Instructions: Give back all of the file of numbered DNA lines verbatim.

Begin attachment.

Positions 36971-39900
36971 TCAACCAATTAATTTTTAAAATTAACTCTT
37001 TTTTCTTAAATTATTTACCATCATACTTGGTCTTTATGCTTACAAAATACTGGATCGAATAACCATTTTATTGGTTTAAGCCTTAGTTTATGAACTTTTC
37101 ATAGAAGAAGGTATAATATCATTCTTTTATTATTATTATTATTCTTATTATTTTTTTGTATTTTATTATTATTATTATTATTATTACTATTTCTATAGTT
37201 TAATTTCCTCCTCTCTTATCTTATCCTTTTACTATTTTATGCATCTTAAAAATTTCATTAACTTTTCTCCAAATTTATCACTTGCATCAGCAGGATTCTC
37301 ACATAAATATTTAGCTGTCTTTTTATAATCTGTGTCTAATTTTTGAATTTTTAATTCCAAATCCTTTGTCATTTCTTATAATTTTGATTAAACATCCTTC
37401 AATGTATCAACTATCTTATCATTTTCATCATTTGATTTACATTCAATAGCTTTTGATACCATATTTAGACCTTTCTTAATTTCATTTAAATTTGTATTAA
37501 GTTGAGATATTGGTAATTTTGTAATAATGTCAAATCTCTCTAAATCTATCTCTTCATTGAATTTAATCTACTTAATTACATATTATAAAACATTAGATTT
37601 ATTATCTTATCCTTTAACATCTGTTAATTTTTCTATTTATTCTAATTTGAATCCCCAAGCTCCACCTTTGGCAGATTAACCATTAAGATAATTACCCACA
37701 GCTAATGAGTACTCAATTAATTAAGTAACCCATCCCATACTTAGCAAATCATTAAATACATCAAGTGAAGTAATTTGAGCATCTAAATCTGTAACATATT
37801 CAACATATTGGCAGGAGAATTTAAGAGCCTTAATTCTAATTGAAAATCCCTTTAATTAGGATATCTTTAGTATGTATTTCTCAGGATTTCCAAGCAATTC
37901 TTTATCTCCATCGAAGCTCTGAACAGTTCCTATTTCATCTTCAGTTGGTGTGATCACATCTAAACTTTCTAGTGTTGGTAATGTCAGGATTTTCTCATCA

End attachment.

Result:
Positions 36971-39900
36971 TCAACCAATTAATTTTTAAAATTAACTCTT
37001 TTTTCTTAAATTATTTACCATCATACTTGGTCTTTATGCTTACAAAATACTGGATCGAATAACCATTTTATTGGTTTAAGCCTTAGTTTATGAACTTTTC
37101 ATAGAAGAAGGTATAATATCATTCTTTTATTATTATTATTATTCTTATTATTTTTTTGTATTTTATTATTATTATTATTATTATTACTATTTCTATAGTT
37201 TAATTTCCTCCTCTCTTATCTTATCCTTTTACTATTTTATGCATCTTAAAAATTTCATTAACTTTTCTCCAAATTTATCACTTGCATCAGCAGGATTCTC
37301 ACATAAATATTTAGCTGTCTTTTTATAATCTGTGTCTAATTTTTGAATTTTTAATTCCAAATCCTTTGTCATTTCTTATAATTTTGATTAAACATCCTTC
37401 AATGTATCAACTATCTTATCATTTTCATCATTTGATTTACATTCAATAGCTTTTGATACCATATTTAGACCTTTCTTAATTTCATTTAAATTTGTATTAA
37501 GTTGAGATATTGGTAATTTTGTAATAATGTCAAATCTCTCTAAATCTATCTCTTCATTGAATTTAATCTACTTAATTACATATTATAAAACATTAGATTT
37601 ATTATCTTATCCTTTAACATCTGTTAATTTTTCTATTTATTCTAATTTGAATCCCCAAGCTCCACCTTTGGCAGATTAACCATTAAGATAATTACCCACA
37701 GCTAATGAGTACTCAATTAATTAAGTAACCCATCCCATACTTAGCAAATCATTAAATACATCAAGTGAAGTAATTTGAGCATCTAAATCTGTAACATATT
37801 CAACATATTGGCAGGAGAATTTAAGAGCCTTAATTCTAATTGAAAATCCCTTTAATTAGGATATCTTTAGTATGTATTTCTCAGGATTTCCAAGCAATTC
37901 TTTATCTCCATCGAAGCTCTGAACAGTTCCTATTTCATCTTCAGTTGGTGTGATCACATCTAAACTTTCTAGTGTTGGTAATGTCAGGATTTTCTCATCA